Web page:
Player Power in Plot Points

One way of helping the player narrative of a campaign is through Plot Points, a tool from D&D fifth edition.

Plot Points?

Described in page 269 of the Dungeon Master's Guide for 5th Edition Dungeons and Dragons, they allow players to change the course of the campaign and introduce plot complications.

Each player gets 1 plot point which are refreshed if everyone uses them all. We used the basic option where plot points are spent to add a twist, NPC or complication to the scene or setting. The example is

A player can spend a plot point and state that his character has found a secret door, an NPC appears, or a monster turns out to be a long-lost ally polymorphed into a horrible beast

They give your players a bit more control of the world around their player.

How We Used Them

We introduced them to the generators campaign as I wanted the players to have more say in the narrative. They were an instant hit, especially among our newer players, although the veterans tended to hoard them.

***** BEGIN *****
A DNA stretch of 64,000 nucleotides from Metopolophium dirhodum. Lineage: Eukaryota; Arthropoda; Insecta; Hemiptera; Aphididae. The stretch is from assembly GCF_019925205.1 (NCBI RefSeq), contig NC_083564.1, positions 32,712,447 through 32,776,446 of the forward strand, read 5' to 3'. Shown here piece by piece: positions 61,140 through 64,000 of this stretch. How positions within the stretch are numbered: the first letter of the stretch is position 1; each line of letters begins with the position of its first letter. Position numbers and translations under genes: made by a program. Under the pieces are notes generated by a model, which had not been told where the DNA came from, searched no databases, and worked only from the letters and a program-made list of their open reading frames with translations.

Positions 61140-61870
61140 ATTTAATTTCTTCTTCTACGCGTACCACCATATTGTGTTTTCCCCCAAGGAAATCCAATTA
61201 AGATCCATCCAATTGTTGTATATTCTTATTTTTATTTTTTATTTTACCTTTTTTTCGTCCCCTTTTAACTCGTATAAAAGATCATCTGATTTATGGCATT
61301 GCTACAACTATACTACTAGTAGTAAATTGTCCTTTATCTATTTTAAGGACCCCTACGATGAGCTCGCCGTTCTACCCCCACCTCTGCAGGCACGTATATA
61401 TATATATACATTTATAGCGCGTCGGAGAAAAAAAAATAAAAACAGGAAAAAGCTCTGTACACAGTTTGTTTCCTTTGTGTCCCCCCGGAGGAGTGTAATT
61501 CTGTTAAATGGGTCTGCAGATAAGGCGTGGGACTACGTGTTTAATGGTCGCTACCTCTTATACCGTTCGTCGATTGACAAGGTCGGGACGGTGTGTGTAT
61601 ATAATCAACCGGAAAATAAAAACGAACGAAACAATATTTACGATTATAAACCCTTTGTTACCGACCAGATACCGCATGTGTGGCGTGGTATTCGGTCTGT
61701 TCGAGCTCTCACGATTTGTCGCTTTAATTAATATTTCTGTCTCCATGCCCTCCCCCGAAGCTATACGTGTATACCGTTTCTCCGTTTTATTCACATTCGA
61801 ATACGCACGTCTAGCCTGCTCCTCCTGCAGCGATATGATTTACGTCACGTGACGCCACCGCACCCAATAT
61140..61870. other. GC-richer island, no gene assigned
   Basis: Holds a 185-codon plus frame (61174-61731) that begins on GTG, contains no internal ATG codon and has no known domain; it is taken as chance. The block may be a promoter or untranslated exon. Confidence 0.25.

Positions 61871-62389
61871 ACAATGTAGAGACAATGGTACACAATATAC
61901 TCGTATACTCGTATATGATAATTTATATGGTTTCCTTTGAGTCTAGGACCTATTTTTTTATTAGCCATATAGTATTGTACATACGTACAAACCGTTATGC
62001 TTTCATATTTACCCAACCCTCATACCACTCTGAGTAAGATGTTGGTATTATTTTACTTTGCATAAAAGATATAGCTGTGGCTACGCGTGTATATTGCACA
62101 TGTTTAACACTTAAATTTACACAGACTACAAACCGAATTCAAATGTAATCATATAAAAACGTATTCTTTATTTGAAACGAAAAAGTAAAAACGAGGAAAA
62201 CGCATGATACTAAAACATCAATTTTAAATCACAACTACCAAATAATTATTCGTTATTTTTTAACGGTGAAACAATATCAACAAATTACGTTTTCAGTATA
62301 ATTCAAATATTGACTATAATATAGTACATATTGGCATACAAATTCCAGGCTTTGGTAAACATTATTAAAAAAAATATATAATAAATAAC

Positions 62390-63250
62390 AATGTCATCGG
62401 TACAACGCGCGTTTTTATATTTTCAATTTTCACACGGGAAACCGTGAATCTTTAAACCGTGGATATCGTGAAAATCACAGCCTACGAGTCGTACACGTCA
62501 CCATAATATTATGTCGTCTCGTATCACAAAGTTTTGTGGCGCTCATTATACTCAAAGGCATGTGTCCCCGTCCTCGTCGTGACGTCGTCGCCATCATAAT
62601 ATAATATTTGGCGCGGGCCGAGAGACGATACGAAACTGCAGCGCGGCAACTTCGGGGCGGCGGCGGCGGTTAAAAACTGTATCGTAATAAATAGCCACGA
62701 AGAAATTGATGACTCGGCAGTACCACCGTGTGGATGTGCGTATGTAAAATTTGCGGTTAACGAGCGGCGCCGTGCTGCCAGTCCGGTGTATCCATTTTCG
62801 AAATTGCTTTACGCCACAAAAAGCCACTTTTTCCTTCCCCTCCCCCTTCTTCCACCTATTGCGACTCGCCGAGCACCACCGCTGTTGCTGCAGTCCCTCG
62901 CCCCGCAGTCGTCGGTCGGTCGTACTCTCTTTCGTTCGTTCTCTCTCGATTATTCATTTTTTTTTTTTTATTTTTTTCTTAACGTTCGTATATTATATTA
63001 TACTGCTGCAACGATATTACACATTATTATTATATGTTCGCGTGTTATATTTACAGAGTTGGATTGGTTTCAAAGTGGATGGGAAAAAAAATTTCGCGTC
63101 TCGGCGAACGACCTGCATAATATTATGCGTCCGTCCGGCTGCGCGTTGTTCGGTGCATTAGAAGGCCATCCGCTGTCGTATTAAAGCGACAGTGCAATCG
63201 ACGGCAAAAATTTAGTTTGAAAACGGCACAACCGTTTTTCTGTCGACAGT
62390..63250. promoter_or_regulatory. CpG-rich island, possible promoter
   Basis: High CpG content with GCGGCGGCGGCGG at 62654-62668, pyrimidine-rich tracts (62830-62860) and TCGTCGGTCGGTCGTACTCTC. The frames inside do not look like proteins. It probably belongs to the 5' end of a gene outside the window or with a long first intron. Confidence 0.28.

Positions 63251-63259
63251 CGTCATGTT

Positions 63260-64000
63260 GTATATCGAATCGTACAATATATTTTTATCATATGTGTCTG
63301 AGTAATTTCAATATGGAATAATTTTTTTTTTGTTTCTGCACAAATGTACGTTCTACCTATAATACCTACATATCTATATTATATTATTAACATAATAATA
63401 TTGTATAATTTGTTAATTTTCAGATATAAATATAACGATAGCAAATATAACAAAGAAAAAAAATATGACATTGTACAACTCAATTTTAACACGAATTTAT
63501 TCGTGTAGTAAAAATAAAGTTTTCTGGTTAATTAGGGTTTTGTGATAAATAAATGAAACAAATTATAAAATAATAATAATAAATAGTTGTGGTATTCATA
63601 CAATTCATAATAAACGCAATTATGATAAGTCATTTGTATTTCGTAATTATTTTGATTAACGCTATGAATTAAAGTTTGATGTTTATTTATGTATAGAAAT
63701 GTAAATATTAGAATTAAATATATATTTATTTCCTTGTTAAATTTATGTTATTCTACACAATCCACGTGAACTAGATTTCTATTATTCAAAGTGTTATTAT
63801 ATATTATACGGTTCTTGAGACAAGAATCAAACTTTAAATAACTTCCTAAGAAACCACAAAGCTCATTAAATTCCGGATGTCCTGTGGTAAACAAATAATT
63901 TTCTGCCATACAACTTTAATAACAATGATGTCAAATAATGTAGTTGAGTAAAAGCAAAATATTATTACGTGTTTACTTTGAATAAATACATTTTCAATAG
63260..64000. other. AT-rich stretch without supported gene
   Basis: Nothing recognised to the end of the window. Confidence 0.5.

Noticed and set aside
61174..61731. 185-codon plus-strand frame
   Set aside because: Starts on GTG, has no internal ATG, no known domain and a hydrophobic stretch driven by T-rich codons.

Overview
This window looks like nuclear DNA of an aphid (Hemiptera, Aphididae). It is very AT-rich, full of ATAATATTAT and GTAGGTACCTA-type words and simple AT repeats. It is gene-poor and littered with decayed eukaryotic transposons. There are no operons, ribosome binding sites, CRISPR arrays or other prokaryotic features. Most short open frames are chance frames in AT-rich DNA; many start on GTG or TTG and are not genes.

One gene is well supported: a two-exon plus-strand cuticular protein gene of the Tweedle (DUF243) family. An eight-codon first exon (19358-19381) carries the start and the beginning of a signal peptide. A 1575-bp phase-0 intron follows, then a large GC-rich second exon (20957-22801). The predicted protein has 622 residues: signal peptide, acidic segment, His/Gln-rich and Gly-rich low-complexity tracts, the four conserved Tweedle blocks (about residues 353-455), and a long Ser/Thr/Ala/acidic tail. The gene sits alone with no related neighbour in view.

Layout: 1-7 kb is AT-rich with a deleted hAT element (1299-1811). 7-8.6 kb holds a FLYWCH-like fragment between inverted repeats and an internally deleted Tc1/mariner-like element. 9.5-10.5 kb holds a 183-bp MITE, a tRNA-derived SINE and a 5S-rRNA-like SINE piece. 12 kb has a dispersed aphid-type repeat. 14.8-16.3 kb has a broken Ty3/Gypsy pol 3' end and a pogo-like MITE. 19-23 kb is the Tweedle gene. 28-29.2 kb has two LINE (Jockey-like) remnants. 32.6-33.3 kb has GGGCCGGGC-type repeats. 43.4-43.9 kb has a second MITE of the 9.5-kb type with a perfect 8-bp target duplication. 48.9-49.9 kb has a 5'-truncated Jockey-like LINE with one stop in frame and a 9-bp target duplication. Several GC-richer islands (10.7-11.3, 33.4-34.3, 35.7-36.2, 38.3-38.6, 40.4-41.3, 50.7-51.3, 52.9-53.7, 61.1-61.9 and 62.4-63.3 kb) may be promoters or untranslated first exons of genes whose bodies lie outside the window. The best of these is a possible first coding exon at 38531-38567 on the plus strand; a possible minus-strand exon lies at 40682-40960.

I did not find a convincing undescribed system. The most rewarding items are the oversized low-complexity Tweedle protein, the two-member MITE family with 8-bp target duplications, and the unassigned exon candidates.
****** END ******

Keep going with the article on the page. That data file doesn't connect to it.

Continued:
They have been used to - Encounter a gnome merchant in the mountains (someone wanted a shortsword) - Find shelter in a old shrine to Mandark, the patron god of the party ranger. - Declare that the dumb tabaxi they met who proudly declared he was the smartest of his tribe, was actually the smartest of his tribe. - Let the party find various lilac-coloured pieces of clothing and equipment

Evolution at the Table

Although players were very happy with them, we made some changes as the campaign progressed.

Firstly, we refreshed at the start of each session, and ignored the limit of one plot point per session. Secondly, we got rid of inspiration, as players seemed far more engaged with the plot points. Thirdly, some players were holding on to them as a tactical advantage. To get round this we refreshed the plot points whenever only one player had them left.

Future Adventures

They have become popular enough we have talked about using them in other games and campaigns. I look forward to using the third option "The Gods Must Be Crazy"

Player Power

So this is an option that will give your players a bit more control over the game, and engage them more in the world around.

How have you used plot points in your game?